Crème Fraîche {Recipe}

I recently made blini with smoked salmon and crème fraîche from Dorie Greenspan’s Around My French Table. And, as always when I make a recipe calling for crème fraîche, I looked at the price of it in the store and decided to make my own. Dorie has a recipe for crème fraîche in her book, and there are lots of recipes available online. My method differs slightly from other recipes I’ve seen and is based on my experience making it numerous times.

I start with 1 cup whipping cream and 2 tablespoons buttermilk. Most recipes recommend using pasteurized, rather than ultra-pasteurized, whipping cream. But because ultra-pasteurized is the only kind I can regularly find, that’s what I use.

I heat the cream and buttermilk to about 100˚ to 110˚F. I find that heating the ingredients gives the culturing process a jump start.

Next, I cover the container with plastic wrap and leave it on the counter for 36 to 48 hours, stirring once or twice per day. 

I let the cream culture until it thickens and gets tangy. It won’t be quite as thick as sour cream, but it will continue to thicken in the refrigerator.

I put a tight-fitting lid on the container and store it in the fridge. It will keep for about 2 weeks and will continue to get tangier during that time.

For my money, homemade crème fraîche is every bit as good as store bought at less than half the price. Once you make it, you’ll find all sorts of things to do with it, like this:

Crème Fraîche


  • 1 cup heavy whipping cream
  • 2 tablespoons buttermilk


  1. Heat cream and buttermilk in a small saucepan to about 110˚F.
  2. Put cream mixture in clean container, cover loosely with plastic wrap, and allow to culture at room temperature for 36 to 48 hours, stirring several times per day, until thickened and tangy.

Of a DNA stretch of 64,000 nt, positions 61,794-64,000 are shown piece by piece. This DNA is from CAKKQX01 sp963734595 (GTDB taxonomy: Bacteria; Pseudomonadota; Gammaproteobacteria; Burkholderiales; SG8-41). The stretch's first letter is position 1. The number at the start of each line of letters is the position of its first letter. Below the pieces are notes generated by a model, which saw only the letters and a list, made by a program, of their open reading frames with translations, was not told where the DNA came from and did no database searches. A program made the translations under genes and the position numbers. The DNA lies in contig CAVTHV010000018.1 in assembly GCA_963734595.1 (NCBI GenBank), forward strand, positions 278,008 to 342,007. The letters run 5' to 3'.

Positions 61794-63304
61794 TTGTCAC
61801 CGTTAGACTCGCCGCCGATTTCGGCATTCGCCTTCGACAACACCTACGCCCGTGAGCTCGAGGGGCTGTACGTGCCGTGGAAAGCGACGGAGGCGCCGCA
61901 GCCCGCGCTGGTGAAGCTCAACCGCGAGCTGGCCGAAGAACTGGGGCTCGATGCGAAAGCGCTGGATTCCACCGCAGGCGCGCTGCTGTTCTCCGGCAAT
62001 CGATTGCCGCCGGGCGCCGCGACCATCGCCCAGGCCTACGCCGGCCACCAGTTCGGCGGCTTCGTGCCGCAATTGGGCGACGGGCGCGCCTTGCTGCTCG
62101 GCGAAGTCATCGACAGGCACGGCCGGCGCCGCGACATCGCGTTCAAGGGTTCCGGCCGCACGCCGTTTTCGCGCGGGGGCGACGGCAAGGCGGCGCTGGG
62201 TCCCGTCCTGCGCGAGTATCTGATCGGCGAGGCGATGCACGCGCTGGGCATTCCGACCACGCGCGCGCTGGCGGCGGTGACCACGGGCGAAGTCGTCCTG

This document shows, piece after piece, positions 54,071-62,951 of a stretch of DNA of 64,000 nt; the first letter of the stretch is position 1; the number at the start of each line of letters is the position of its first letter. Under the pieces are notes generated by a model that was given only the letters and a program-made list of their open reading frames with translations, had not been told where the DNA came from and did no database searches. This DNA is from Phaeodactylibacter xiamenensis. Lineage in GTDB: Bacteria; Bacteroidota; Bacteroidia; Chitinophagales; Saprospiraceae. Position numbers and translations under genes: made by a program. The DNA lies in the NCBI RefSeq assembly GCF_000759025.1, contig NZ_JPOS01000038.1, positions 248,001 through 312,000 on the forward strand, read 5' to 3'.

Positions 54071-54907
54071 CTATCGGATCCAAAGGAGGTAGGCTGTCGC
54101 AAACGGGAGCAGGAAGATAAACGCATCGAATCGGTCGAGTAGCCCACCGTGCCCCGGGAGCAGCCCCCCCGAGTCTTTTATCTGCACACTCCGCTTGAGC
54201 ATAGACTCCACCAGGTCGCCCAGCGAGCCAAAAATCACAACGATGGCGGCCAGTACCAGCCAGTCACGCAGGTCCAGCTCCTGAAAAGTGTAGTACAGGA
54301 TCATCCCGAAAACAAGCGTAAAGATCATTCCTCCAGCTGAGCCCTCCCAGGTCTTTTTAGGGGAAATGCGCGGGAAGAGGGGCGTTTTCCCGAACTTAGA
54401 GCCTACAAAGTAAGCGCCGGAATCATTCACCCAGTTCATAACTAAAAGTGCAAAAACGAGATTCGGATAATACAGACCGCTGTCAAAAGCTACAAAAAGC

3. Cover container tightly and store in refrigerator.

Yields 1 cup. Best used within 2 weeks.


  1. April 15, 2012 at 8:52 am

    […] You could even make deviled eggs with them, or slice them in half and serve with a dollop of crème fraîche and caviar. The possibilities are almost endless. But, to tell the truth, my favorite way to eat […]

  2. November 11, 2011 at 3:50 pm

    […] I served the soup with a squeeze of lemon juice and crème fraîche. […]

  3. Kayte said,

    November 1, 2011 at 6:45 am

    I have never tried making my own before, thanks for the recipe and the encouragement because you can bet I will now…those two ingredients are always in my frig and what’s not to love about a science experiment on the counter for a couple of days. Thanks!

    • gaaarp said,

      November 1, 2011 at 2:41 pm

      It’s as delicious as it is easy. I bet if you make it once, you’ll find yourself returning to it again and again!

  4. Kathy said,

    October 28, 2011 at 5:25 pm

    I haven’t made Creme Fraiche in a long time but you have inspired me. Looks wonderful!

  5. Sara said,

    October 28, 2011 at 12:44 pm

    The season is behind us, but I love it just on fresh berries too! I agree about pre-heating, it does really help get it going.

    • gaaarp said,

      November 1, 2011 at 2:40 pm

      Most of the recipes I’ve read say 12-24 hours, but mine always seems to take at least twice that long. The preheating seems to help a bit.

  6. October 27, 2011 at 8:52 am

    […] While the blini were cooking, I gathered the remaining ingredients: smoked salmon, caviar, fresh tarragon (the recipe called for dill, but I used what I had), and homemade crème fraîche. […]

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